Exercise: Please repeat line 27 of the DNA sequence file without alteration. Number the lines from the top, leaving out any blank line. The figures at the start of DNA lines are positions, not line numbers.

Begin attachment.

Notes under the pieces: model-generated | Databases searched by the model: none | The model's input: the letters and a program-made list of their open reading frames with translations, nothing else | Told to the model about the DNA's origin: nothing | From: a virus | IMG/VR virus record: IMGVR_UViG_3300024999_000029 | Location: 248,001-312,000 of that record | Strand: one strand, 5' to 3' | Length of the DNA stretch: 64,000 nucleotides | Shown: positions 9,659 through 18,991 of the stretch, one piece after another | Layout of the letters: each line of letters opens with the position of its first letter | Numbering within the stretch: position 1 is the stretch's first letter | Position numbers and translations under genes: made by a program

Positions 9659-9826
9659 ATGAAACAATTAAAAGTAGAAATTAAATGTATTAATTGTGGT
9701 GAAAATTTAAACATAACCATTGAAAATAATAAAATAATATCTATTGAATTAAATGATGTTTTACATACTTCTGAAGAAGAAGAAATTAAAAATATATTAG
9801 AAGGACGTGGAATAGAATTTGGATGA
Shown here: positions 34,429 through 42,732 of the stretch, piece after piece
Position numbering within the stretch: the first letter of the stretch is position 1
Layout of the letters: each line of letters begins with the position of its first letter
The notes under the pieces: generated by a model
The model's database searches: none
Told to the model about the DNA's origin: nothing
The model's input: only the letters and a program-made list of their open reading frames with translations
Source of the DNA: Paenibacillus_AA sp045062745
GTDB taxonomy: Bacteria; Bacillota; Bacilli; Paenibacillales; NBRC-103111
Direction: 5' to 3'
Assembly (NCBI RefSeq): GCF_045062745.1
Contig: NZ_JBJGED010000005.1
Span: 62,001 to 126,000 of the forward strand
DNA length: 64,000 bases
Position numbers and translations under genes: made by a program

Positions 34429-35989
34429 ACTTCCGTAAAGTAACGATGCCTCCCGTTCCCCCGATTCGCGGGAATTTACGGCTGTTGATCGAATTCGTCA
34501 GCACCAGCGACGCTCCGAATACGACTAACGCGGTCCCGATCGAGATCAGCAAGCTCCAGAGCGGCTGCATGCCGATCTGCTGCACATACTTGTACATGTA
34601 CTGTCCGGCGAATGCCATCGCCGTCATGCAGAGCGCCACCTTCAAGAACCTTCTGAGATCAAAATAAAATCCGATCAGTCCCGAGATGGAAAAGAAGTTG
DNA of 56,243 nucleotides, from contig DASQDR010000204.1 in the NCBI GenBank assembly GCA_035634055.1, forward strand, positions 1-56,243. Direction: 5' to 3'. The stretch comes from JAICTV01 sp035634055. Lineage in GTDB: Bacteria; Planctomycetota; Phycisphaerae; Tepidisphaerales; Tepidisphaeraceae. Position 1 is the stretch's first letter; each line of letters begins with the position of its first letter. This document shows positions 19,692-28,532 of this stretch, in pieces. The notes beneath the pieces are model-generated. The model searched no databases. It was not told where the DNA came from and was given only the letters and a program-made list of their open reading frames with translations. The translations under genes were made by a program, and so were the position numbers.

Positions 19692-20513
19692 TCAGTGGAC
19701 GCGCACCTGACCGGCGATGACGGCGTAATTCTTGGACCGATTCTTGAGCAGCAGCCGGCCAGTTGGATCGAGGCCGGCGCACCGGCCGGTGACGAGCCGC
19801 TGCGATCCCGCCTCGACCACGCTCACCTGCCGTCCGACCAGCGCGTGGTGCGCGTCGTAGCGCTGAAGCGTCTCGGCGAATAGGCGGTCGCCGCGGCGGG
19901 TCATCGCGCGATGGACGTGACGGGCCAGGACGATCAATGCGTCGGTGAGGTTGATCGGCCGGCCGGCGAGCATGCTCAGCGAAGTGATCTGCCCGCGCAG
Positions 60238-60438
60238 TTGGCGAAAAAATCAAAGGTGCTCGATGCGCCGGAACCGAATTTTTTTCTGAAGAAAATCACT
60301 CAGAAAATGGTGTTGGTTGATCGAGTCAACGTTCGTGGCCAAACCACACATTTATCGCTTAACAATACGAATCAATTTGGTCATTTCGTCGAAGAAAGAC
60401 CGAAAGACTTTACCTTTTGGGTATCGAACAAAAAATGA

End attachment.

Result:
19692 TCAGTGGAC